\[\mathcal{L}_{\text{util}}(\mathcal{D}_{\text{tune}}, f^* \circ m) = \mathbb{E}_{\mathbf{X}, Y \sim \mathcal{D}_{\text{tune}}} [\textrm{CE}(Y, f^*(m(\mathbf{X})))],\]The second loss term, \(\mathcal{L}_{fair}\), encourages the prediction to follow the fairness criteria and should measure how much information about \(Z\) is in \(\hat{Y}\). Thus, we introduce another network, the discriminator, \(d(\cdot; \boldsymbol \phi)\), where \(\boldsymbol \phi\) represents its parameters. If the equalized odds criterion is applied, then \(d(\cdot; \boldsymbol \phi)\) should predict \(Z\) from \(\hat{Y}\) and \(Y\); if the demographic parity criterion is applied, then the input to \(d(\cdot; \boldsymbol \phi)\) would just be \(\hat{Y}\). The information of \(Z\) can be measured by maximizing the negative cross-entropy loss for the prediction of \(Z\) over the discriminator parameters:
\[\mathcal{L}_{\text{fair}} (\mathcal{D}_{\text{tune}}, f^* \circ m) = \max_{\boldsymbol \phi} \mathbb{E}_{\mathbf{X}, Y, Z \sim \mathcal{D}_{\text{tune}}} [-\textrm{CE}(Z, d(f^*(m(\mathbf{X})), Y; \boldsymbol \phi))].\]We give an illustration of our fairness reprogramming algorithm below, which co-optimizes the fairness trigger and the discriminator at the same time in a min-max fashion.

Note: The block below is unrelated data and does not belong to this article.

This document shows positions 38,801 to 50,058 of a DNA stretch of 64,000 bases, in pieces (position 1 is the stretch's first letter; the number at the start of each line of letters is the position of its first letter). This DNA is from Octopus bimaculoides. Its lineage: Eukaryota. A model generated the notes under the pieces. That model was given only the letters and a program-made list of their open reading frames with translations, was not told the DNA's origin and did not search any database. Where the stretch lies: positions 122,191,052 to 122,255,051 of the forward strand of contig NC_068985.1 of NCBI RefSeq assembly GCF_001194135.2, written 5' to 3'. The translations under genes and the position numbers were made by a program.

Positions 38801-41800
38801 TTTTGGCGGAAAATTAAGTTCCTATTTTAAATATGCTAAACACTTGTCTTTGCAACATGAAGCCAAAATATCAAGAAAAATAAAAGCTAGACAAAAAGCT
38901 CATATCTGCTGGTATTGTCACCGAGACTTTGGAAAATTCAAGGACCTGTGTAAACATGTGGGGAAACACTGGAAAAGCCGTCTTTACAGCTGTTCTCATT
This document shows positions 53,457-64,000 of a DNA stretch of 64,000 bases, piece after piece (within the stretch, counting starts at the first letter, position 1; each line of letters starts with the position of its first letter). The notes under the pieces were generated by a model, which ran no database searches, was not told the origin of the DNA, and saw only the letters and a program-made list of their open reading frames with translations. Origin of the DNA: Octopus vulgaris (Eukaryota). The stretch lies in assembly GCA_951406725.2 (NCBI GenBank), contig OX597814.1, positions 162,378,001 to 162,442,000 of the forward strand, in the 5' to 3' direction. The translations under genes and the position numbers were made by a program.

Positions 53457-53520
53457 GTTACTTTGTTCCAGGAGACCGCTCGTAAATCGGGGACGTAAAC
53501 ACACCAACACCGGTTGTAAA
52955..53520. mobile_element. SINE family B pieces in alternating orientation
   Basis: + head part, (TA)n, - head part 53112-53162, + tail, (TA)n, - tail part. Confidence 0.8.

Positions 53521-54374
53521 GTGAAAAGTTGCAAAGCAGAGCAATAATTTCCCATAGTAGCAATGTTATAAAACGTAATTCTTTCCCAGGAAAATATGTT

We consider the following two commonly used NLP and CV datasets:
Civil Comments: The dataset contains 448k texts with labels that depict the toxicity of each input. The demographic information of each text is provided.
CelebA: The dataset contains over 200k human face images and each contains 39 binary attribute annotations. We adopt the hair color prediction task in our experiment and use gender annotation as the demographic information.
In our paper, we both theoretically prove and empirically demonstrate why a global trigger can obscure the demographic information for any input. In general, the trigger learned by the reprogrammer contains very strong demographic information and blocks the model from relying on the real demographic information from the input. Since the same trigger is attached to all the input, the uniform demographic information contained in the trigger will weaken the dependence of the model on the true demographic information contained in the data, and thus improve the fairness of the pretrained model.